Half-Life 2 patch tool Steam makes history for the 2nd time this year with a concurrent user count of nearly 35 million people

PC gaming: it’s a pretty big deal. An alarming statement to read in the pages of PC Gamer dot com, I know, but I’ve got the numbers to back it up: Steam has once again hit a new concurrent user record, with 34.6 million people online across the world on March 3.

That’s according to SteamDB, the usual stalwart record keeper for these kinds of things, and is an increase of around a million over Steam’s previous concurrent record of 33.6 million, which it set back in January. 34.6 million is more people than there are in Peru, if you’re keeping track (of either PC gaming or Peru).

The number of those players who were actually in-game was almost as record-breaking, if that’s a concept we’re all willing to let me have. On the same day, Steam hit a concurrent in-game player count of 11,146,564, a few hundred thousand below its current record of 11,582,167, which it also set in January.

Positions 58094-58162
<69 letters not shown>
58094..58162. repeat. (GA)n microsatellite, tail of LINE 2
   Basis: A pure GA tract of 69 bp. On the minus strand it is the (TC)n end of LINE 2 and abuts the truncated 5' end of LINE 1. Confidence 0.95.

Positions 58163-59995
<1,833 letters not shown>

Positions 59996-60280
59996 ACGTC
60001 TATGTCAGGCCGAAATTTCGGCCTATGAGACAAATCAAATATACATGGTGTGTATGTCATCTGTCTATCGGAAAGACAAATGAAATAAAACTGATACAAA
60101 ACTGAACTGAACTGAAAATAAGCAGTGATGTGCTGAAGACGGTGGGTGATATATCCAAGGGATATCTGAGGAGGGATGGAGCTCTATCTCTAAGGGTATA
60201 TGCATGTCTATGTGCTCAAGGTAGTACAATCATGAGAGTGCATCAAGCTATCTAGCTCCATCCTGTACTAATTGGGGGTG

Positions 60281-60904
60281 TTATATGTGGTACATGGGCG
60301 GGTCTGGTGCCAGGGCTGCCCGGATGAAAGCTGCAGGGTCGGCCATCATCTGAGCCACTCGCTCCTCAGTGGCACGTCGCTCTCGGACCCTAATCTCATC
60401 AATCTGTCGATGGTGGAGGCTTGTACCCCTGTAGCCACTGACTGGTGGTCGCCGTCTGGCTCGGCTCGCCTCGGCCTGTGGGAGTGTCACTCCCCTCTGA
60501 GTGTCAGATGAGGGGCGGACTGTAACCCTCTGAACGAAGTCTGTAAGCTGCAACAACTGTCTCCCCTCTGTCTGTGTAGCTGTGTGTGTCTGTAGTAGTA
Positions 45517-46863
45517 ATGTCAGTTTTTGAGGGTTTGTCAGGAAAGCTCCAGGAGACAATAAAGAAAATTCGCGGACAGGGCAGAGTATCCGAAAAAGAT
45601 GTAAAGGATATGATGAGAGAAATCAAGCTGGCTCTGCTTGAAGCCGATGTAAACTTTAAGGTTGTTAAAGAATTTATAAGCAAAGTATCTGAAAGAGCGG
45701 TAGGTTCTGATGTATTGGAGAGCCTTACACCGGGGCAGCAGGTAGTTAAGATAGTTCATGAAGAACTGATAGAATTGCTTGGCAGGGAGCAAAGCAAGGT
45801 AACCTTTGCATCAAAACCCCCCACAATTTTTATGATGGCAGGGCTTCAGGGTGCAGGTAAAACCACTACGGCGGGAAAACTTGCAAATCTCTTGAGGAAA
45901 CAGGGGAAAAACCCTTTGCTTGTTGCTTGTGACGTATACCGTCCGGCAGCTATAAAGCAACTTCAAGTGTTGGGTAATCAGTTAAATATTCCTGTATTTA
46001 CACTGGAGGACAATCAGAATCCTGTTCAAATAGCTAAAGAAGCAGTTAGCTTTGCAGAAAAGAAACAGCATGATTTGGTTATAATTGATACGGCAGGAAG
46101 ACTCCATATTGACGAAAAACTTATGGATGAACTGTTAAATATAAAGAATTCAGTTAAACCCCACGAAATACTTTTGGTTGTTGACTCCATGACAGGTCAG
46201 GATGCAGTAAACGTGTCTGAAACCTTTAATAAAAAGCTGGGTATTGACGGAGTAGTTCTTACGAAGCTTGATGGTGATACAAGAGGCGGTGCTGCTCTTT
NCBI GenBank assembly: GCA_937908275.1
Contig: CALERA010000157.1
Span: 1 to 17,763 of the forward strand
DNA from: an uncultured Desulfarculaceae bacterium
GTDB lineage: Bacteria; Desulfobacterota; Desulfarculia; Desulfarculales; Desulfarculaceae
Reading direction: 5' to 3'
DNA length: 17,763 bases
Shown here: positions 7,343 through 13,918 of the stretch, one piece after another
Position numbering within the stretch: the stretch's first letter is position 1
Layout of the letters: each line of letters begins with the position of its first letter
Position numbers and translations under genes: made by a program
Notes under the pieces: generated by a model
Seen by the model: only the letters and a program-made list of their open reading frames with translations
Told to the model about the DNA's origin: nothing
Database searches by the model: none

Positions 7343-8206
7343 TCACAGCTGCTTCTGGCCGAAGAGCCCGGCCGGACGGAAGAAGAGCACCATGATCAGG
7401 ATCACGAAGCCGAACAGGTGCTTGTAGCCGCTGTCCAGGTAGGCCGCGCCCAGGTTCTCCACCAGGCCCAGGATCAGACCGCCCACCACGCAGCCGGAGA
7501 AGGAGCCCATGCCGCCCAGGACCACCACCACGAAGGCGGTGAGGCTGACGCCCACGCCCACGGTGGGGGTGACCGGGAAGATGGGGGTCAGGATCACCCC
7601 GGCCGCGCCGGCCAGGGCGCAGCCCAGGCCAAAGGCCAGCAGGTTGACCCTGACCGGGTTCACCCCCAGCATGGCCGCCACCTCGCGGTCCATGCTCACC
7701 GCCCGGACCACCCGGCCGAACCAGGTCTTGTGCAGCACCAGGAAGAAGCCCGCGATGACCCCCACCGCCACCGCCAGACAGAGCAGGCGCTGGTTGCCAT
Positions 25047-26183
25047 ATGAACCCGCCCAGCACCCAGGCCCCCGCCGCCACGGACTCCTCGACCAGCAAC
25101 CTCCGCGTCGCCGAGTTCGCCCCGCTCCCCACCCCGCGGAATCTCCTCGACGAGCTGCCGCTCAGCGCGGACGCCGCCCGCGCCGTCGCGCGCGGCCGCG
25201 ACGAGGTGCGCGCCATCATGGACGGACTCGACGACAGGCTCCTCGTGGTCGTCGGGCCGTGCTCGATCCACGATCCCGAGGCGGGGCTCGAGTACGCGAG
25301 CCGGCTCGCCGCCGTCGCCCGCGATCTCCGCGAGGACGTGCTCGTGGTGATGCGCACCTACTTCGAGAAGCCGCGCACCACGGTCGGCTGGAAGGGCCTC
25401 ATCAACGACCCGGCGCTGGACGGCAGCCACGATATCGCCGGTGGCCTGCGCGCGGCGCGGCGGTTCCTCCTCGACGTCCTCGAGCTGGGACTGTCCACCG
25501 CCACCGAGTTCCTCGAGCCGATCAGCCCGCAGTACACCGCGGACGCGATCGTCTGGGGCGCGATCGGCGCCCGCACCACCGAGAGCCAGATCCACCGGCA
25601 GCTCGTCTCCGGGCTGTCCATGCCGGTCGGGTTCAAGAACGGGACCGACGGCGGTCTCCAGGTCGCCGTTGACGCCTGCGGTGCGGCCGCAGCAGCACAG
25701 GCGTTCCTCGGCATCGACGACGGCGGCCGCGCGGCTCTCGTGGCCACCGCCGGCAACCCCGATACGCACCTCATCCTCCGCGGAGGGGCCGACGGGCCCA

It’s funny to think that, back when it launched, Steam was regarded as little more than a doomed and onerous bit of DRM for Valve games. An ostensible bit of patching software that plenty of gamers regarded as an unwelcome intruder in their task bar. You can even find old forum threads to that effect still online. Things have changed now, of course: we’ve transferred all of those feelings onto the Epic Games Store.

It’s not hard to guess just why Steam is smashing record after record at the moment. Games like Palworld and Helldivers 2 are tearing up the charts, enlisting millions worldwide in a quest to establish Pokémon-based capitalism or else a doomed war against bugs and robots. Plus, of course, “gaming” as a concept gets more popular year on year and PC is the best place to do it. That’s not just me waving the flag: where else are you gonna play Horizon Forbidden West and Starfield? I mean, sure, maybe eventually PS5 if recent moves from Microsoft are any indication. But right now? Only on your desktop, baby.

Of course, Steam isn’t the alpha and omega of playing on PC, so maybe it’s premature to leap to conclusions based on its numbers alone. I feel confident about taking it as a sign of the platform’s popularity, though: it’s far and away the largest brick in the wall of the great edifice that is PC gaming.

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